Homilies by Rev. Andrew Collis unless indicated otherwise.
‘When the given becomes the gift’
"You've heard the commandment ... But I tell you ... You have heard it said ... But I tell you ... [B]e perfect, as Abba God in heaven is perfect." There is a movement in today's Gospel, a movement towards the perfection of godly love. Again, in the context of the Sermon on the Mount, which begins in blessing and ends in astonishment, we can hear the words as words of commission (rather than command). The movement toward godly love is something of which we are capable. We have this capacity for godly love, Jesus says -
At Tuesday's Church Council meeting we shared in pairs our responses to the question: How would you express the Gospel in terms of gift and task? We shared our most comprehensive experience and understanding. The Gospel is, most fully, gift and task. My partner and I spoke of grace and nature, faith and good works, the adoration and imitation of Christ.
It strikes me today that one way of handling the gift is to think first about what phenomenologists call the "given" -
The given means the basic reality, the bare fact of existence. There is a church in Waterloo. We are here. Each of us has come into the world by way of biology, genetics, geography, culture, politics. Each of us has a past we cannot change. Each of us has a temperament, a personality ... and together we have a history, too. All this is given. The raw material. The world, too, might be viewed this way. It is just there. It just is.
Religion is interesting and wonderful not least because religion is interested in the transfiguration of the given -
When we say that the universe -
When we look into the eyes of a fellow creature, a neighbour, a friend, and see there the wonder of life and love -
How does this conversion take place? How does the merely given become the sheer gift? In personal terms it seems to have something to do with acceptance and forgiveness. My past, my mistakes and gross misjudgements, may become a source of self-
Though it may entail much work. I was talking with a person last week who told me about an abusive childhood, and a decades-
How does this conversion take place? How does the merely given become the sheer gift? I don't know. But it might!
In social or political terms it seems to have something to do with equality and respect. Our passage from Matthew 5 includes illustrations of confrontational equality and respect -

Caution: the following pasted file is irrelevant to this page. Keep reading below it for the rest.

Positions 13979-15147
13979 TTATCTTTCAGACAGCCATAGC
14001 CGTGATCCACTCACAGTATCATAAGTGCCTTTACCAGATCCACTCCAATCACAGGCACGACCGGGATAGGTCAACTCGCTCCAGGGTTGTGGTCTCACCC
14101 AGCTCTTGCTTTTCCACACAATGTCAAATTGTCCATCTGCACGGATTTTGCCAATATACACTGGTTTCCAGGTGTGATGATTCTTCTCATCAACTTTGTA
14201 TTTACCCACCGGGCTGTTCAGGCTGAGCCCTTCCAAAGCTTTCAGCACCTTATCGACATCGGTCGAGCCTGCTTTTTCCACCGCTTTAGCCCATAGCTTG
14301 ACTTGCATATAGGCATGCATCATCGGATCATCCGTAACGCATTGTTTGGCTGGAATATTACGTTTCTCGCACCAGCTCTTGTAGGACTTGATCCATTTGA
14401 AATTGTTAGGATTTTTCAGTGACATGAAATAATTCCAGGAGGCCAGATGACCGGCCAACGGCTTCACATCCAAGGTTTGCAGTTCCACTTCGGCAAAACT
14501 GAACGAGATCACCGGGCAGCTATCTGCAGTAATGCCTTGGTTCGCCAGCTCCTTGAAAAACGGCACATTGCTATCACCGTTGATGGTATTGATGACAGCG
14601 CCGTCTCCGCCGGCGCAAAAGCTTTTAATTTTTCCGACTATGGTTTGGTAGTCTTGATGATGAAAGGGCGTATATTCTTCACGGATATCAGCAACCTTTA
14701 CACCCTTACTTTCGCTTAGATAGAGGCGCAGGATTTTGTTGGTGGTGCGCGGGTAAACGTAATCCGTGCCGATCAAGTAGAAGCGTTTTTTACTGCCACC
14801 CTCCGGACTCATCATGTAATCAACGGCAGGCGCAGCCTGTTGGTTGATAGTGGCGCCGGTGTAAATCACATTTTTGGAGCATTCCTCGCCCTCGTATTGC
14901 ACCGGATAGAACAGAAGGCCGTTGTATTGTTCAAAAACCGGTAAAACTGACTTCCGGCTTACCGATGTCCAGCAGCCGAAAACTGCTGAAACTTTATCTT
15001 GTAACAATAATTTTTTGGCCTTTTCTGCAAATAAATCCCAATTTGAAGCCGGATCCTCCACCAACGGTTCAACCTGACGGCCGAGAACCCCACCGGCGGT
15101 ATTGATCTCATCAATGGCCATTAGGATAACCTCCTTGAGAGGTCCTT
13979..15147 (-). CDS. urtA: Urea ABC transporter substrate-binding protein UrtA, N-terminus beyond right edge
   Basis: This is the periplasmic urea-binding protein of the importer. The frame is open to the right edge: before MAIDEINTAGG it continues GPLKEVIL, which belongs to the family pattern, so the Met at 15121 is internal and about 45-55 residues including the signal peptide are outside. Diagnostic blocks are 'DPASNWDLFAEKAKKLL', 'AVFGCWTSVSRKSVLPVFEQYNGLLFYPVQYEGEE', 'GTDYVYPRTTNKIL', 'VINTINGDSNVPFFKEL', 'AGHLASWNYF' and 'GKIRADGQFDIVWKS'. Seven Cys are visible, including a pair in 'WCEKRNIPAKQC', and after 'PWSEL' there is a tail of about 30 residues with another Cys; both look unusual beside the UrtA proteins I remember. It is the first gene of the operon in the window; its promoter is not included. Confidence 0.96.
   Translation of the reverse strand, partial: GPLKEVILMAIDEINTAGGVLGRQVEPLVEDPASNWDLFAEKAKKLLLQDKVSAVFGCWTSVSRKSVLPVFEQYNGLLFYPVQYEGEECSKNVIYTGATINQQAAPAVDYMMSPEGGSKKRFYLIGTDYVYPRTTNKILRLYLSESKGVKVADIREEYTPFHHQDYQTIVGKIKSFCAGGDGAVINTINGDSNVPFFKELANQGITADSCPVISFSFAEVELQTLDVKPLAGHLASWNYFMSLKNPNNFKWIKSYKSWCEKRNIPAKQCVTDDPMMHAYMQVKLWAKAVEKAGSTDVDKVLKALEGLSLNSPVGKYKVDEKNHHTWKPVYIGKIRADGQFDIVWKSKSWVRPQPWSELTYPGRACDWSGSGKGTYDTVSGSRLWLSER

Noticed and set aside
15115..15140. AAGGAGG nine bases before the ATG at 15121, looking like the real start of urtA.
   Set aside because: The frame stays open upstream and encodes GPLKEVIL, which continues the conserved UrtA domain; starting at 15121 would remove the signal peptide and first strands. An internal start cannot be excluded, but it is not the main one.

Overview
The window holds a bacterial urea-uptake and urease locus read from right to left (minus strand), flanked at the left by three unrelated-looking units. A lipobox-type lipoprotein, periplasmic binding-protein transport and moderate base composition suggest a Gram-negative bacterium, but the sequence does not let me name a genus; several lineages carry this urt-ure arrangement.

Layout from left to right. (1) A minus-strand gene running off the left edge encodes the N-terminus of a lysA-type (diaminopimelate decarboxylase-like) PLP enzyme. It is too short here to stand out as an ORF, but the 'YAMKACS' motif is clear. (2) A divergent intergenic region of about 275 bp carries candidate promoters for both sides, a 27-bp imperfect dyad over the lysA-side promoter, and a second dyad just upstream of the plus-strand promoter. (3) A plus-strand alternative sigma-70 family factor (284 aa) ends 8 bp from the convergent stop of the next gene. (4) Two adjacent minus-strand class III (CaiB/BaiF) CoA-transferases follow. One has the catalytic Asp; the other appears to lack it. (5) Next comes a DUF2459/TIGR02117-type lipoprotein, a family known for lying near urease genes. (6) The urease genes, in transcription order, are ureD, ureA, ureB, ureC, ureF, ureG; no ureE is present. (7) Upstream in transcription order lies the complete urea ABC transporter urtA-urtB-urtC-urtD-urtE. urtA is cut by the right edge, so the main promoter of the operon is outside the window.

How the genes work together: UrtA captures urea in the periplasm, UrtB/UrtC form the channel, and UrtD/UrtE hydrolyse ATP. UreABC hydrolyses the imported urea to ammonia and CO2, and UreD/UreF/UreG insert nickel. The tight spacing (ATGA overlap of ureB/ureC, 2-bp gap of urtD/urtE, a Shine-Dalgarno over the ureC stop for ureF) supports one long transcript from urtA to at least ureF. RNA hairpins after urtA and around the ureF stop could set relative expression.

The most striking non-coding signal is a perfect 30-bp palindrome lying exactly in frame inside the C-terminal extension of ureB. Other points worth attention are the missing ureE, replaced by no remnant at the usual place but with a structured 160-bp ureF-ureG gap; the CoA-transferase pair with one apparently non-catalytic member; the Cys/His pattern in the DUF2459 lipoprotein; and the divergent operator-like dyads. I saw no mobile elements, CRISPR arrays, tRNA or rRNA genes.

Jesus commissions a deeper love.
Striking the cheek of one perceived to be of lower social status is the action in view. With the back of a right hand, the "superior" would strike the "inferior" on the right cheek. Turning the other cheek challenges the oppressor to rethink the behaviour. In first-
Giving an intimidating creditor a shirt and coat, and thus appearing naked before such a creditor, would be considered very confronting. Nakedness was thought to shame the one who beheld the nakedness. Again, the illustration has to do with provoking change, a movement towards equality and respect -
Roman soldiers were permitted to press into service any citizen or subject for the distance of one mile. To go an extra mile, willingly, would seem a creative and/or disarming gesture. It's the kind of response to brute authority that just might change perceptions. Of course, it might not work ... It might not be the most effective means of challenging the behaviour or attitude of your assailant or bully. Maybe, in your particular situation, it can inspire some other kind of response. The point would seem to be: accept the reality of the situation (the given circumstances) but look for means of transforming the situation -
The response, whatever decision you make, will encourage responsible engagement. If it doesn't foster respectful relations, stop and rethink what you're doing. Get out of there, or seek the safety of a trustworthy friend. The gift brings life and laughter, equality and respect.
That's true, whether we're talking about a difficult situation or relationship, or changes to the layout of our worship space. Is this a space in which to better express the gift and task of the Gospel? Is this a space in which to freely adore Christ and seriously imitate Christ? Might the pews and furniture items we're given become gifts of hospitality and safety, accessibility and care -
How does this conversion take place? How does the merely given become the sheer gift? I don't know. The given, at any moment, may become the gift. In a Spirit of acceptance and forgiveness, the gift commissions. The gift brings life and laughter, equality and respect. Is there a gift you'd like to give thanks for today? ... Amen.